How is that possible? In short, the company recovers other metals (like gold, silver, and in this case, lead) in the process of mining the copper. The proceeds from the sale of these byproducts are then deducted from the cost of mining the original metal. When the proceeds more than offset the entire cost, net expenses are negative. And with lead prices climbing to a nine-year high, management is expecting zinc costs to fall to minus 14 cents per pound this year. 

All told, this has led to a jaw-dropping 334% surge in EBIT (earnings before interest and taxes) so far this year -- enough to pay off $1.6 billion in debt and distribute $1.0 billion in profits as dividends.

Not bad for a metal that few people even bother to pick up when they see it lying on the ground.

2018’s Other Big-Time Commodity Story
Unfortunately, I can't share the name of this pick with you today. It simply wouldn't be fair to my premium Scarcity & Real Wealth subscribers. But mark my words... zinc's powerful run is just getting started -- and this pick is going to benefit in a big way.

On a separate note, I should add that this isn't the only major story in the commodities space. You see, for only the third time in 41 years, a shortage of uranium has electricity producers racing to snap up this rare commodity.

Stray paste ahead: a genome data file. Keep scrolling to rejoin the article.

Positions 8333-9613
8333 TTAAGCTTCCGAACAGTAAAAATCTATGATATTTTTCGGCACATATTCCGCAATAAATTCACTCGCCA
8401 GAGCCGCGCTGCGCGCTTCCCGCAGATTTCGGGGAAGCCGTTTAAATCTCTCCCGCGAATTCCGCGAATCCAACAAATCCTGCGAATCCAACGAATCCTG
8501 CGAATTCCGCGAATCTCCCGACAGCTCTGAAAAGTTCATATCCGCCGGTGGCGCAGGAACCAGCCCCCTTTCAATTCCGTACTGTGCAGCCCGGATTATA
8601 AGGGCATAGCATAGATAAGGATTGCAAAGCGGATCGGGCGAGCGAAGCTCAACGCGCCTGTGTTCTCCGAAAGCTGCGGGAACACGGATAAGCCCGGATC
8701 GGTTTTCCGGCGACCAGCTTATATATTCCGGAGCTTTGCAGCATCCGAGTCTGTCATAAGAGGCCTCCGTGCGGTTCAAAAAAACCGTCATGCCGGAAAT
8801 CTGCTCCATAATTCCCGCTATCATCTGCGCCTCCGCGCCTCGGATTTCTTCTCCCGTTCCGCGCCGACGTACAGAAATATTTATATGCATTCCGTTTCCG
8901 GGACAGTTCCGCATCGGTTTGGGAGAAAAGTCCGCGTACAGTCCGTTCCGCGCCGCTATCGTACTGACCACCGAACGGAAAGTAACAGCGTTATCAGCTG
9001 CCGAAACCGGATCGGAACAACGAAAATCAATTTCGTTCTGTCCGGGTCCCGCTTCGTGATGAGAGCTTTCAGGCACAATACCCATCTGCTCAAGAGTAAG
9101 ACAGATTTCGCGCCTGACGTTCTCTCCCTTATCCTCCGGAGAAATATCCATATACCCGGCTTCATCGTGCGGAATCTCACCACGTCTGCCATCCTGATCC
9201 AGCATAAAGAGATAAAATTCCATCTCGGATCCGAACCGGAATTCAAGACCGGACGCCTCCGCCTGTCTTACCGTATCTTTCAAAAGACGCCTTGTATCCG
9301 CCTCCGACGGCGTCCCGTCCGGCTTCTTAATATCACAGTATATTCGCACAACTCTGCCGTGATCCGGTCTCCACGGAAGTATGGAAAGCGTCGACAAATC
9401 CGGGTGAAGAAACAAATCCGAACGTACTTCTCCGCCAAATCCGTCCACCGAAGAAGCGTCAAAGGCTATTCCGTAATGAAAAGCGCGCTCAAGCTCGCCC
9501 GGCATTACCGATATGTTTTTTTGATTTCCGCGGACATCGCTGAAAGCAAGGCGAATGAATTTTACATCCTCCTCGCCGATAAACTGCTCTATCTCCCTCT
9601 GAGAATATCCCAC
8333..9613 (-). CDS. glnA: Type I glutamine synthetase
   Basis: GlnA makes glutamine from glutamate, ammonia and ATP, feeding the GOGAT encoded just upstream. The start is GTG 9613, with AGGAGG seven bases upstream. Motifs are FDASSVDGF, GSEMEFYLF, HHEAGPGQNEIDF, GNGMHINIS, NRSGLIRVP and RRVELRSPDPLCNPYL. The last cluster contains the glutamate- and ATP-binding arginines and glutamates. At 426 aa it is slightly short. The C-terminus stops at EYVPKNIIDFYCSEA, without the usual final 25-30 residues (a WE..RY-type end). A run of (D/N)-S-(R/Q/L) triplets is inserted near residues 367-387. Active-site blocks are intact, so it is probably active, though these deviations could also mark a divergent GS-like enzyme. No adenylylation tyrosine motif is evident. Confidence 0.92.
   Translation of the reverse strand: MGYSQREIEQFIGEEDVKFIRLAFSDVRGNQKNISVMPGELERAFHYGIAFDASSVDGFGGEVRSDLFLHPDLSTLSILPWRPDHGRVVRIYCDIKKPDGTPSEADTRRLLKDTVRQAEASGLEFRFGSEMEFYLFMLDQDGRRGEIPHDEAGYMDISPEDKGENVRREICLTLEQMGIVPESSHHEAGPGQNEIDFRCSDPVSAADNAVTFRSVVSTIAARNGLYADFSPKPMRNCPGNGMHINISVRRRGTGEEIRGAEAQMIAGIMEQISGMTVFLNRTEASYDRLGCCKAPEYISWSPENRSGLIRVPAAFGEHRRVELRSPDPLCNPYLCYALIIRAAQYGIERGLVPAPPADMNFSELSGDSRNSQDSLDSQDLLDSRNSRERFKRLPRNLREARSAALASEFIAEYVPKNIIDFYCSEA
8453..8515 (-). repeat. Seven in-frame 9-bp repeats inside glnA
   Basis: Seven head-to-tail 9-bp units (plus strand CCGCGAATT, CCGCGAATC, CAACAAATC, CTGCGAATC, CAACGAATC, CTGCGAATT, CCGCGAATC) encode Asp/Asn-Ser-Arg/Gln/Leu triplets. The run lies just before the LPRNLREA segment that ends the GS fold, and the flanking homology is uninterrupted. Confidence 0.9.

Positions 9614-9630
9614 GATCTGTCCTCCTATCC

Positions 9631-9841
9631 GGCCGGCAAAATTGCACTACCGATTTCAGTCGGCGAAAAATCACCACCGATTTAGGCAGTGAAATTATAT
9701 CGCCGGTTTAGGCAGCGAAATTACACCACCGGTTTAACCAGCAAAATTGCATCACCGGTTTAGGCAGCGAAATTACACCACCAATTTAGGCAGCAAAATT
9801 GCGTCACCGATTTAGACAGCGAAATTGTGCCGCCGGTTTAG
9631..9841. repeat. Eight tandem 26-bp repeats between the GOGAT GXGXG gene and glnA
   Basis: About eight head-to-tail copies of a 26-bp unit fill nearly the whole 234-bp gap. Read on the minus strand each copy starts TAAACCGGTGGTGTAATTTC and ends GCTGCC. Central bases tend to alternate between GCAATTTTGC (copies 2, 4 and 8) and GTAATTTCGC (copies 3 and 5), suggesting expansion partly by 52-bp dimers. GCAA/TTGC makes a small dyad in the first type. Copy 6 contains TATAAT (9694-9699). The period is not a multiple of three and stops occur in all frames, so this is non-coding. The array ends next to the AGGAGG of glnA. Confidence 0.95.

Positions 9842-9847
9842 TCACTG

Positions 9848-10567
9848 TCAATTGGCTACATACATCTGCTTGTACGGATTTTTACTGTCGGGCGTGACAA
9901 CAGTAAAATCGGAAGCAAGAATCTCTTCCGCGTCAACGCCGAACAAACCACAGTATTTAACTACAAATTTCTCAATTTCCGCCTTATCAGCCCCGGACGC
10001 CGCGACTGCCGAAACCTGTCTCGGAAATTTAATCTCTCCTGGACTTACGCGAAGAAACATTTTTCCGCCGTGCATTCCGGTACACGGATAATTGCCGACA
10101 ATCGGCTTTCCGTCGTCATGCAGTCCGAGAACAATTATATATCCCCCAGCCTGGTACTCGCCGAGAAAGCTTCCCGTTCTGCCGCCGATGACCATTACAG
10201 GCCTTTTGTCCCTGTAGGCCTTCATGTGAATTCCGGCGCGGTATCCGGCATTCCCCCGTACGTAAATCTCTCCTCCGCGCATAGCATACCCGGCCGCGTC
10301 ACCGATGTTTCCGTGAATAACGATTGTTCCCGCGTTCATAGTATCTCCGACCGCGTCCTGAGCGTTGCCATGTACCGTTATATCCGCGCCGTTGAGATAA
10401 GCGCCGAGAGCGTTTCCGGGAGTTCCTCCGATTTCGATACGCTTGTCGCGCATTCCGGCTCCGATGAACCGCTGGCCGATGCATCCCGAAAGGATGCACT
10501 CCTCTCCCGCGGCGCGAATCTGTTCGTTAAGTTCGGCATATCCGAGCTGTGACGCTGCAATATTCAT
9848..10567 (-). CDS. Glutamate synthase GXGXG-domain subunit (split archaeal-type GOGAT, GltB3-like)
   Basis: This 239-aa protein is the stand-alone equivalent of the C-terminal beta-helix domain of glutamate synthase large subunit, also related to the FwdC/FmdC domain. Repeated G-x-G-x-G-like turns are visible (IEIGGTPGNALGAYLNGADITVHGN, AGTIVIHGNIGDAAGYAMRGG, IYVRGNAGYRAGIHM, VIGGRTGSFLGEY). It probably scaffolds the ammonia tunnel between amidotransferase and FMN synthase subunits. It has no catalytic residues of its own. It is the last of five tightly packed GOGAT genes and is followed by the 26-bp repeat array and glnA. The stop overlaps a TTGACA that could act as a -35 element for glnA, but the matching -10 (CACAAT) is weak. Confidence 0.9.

The last two times this happened, a small group of stocks soared -- exploded, really -- by 9,000%, 17,000%, and one an unthinkable 125,000%. When it happens again, companies sitting on stockpiles of the stuff will see similarly astonishing returns. 

As both of these trends develop, I’ll be keeping my Scarcity & Real Wealth readers abreast of the best opportunities in nickel and uranium, as well as a slew of other commodities benefitting from market shifts and emerging technologies. 

For instant access to the picks mentioned above, along with my entire portfolio of the absolute top values in the natural resources market, click here.

This article originally appeared on StreetAuthority.